Mobile Money: What a Journey From M-Pesa in Kenya!

Mobile financial services are still on the rise in Kenya. In the third quarter of this year, 730.2 million transactions and about $19.6 billion went through this process in the country, according to an announcement by the Kenya Communications Authority (CA). This is an increase of 19.45% compared to last year: during the same period, the foundation actually acknowledged transfers of $18.6 million. What is the reason for this growth? The mobile penetration rate reached more than 100% at the end of September, compared to 97.8% in June, as a result of the investments made by various telecom operators in expanding their networks and improving the quality of their services. It also increased the number of active mobile subscriptions from 45.5 million to 46.6 million, according to the CA.

If the sector is healthy, it is because Kenya has recently taken new measures to facilitate its expansion. The new interoperability system was implemented in April, allowing the market-leading M-Pesa client to send money in real time to the recipient’s Airtel Money account. The operation was made possible thanks to an agreement of telecom operators, which guarantees interaction between the six mobile money transfer platforms in the country for a period of one year. Moreover, these provisions recommended GSMA Mobile Communications Policy Handbook.

Kenyan leadership comes from afar

Since Safaricom launched M-Pesa in 2007, the mobile payment industry has mushroomed. The leading platform now has more than 17 million users – more than two-thirds of the adult population – and represents 25% of the country’s GNP. Saving time and money, effective marketing, and Safaricom’s dominant position… There are several factors that could explain this success. But the system really stood out during the post-election violence of 2008, when people used M-Pesa to funnel money to stranded people, for example, in the slums of Nairobi.

Some Kenyans have also noted that M-Pesa is a safer place to store money over banks, and some are suspected of being involved in ethnic disputes, The Economist notes. Word of mouth took care of the rest, and the network of users grew as the services multiplied. Today M-Pesa also offers credit and savings products, which Kenyans can use to pay salaries or bills. Well adapted to the everyday reality of the population, in countries where there is no consensus on banking systems, the structure was simulated in Afghanistan and India.

Kenya’s impact on the ecosystem of neighboring countries

But Kenya’s mobile money transfer model was the first among its neighbours. In Uganda, the total value of transactions via mobile financial services jumped 38.4% from January to June 2018, reaching 73.1 trillion Ugandan shillings, or roughly $19.5 billion. This rise is mainly due to the increase in the volume of transactions, which rose from 1,100 billion at the end of June 2017, to 1,300 billion by the end of June 2018, according to the Central Bank. Thanks to improved connectivity, mobile money now allows Ugandans to withdraw or deposit money into their accounts, directly from their mobile phone. A market involving seven telecom companies.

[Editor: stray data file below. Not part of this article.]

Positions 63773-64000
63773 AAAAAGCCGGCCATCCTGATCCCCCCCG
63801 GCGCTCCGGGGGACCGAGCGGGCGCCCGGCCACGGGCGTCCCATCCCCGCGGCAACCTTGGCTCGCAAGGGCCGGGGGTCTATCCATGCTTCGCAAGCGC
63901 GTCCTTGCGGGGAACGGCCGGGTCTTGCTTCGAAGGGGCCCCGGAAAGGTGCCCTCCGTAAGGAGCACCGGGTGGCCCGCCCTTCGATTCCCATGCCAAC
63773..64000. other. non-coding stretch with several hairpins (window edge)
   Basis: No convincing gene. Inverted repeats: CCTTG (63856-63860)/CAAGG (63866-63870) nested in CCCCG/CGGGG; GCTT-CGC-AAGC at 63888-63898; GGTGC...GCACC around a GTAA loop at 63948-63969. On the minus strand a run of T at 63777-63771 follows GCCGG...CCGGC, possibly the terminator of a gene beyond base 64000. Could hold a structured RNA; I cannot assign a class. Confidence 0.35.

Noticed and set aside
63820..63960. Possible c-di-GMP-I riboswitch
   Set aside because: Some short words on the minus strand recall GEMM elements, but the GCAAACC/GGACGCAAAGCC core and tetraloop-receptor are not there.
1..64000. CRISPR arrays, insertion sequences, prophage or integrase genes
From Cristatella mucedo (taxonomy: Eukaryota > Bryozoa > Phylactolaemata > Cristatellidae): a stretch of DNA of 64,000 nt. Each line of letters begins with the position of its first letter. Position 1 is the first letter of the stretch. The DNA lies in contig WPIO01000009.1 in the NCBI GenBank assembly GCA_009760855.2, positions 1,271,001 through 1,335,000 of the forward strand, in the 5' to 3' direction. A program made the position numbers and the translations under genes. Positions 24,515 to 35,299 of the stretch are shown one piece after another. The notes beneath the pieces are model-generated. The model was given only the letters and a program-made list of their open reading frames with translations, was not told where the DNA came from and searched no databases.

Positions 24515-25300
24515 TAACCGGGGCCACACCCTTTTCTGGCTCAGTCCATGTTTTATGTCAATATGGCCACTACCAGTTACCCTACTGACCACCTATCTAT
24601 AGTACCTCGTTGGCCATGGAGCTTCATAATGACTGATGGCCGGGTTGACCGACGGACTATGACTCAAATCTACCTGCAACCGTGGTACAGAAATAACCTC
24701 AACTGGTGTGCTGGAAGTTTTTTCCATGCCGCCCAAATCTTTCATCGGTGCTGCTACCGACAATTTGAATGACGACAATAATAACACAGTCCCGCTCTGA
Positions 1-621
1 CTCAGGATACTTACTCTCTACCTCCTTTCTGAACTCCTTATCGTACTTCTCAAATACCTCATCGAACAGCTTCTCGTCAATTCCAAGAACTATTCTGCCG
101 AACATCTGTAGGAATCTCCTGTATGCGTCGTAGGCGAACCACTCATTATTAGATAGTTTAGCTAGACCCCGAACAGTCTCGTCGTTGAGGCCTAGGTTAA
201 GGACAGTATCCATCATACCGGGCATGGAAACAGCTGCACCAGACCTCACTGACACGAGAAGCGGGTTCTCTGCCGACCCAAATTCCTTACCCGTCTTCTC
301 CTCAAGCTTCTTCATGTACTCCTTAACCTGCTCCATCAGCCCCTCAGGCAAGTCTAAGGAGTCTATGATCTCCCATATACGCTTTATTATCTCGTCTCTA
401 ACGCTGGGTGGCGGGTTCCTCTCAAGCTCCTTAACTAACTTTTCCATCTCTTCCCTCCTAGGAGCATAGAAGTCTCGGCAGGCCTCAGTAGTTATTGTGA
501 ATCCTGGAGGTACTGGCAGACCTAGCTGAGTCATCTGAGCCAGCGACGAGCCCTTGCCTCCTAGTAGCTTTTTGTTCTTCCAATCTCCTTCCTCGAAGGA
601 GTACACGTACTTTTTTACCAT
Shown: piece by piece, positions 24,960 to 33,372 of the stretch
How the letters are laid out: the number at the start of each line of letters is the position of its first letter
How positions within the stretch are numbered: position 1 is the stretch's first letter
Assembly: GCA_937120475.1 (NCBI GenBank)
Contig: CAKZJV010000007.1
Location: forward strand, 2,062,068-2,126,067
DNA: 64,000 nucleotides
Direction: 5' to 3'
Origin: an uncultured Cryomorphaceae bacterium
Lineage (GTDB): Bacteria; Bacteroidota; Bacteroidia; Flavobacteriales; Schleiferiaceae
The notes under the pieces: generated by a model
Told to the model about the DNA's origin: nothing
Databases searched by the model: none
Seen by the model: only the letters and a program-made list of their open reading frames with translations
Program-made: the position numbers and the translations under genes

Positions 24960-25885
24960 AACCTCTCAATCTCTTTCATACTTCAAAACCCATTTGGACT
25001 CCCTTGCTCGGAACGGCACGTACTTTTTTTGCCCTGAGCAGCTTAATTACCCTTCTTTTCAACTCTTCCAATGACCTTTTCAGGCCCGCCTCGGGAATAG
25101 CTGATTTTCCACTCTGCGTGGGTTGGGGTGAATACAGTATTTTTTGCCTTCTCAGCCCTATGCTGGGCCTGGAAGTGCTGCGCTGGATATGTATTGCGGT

Beyond format, continental influence

But beyond individual country-specific initiatives, countries in the region are now seeking to harmonize their skills. In 2015, the East African Community (ECA) countries launched a Single Communications Zone, with the aim of reducing the cost of roaming connections. Mobile money interconnection is currently being considered. The harmonization of ICT policies, with the aim of attracting more foreign direct investment in the sub-region, was also discussed on November 22, on the sidelines of the “2019 Koza Radio Awards”.

If East Africa has been at the forefront of the issue for ten years, the other side of the continent has not been left out. In Ghana, the value of the number of transactions recorded via a mobile phone now accounts for 75% of the country’s GNP. And the figures for the sector are more than encouraging: according to the International Monetary Fund, the number of registered accounts jumped to 24 million in 2017, compared to 3.8 million in 2012. The number of transactions is close to a billion. Last year, compared to 18 million five years ago. Ghanaians today use mobile money to transfer money, but also to recharge phone balances or to obtain insurance.

The last gesture in favor of the development of this system: the launch of the second phase of interoperability at the end of November. An operation announced by the Minister of Information, Kojo Obong Nkrumah, will allow residents more freedom to use electronic payment methods. To the south, in Angola, mobile money should appear for the first time in 2019. According to its official, Pedro de Castro e Silva, the National Bank of Angola (BNA) should introduce new legislation on the payment system, and in particular for mobile payments, with the approval of Parliament.

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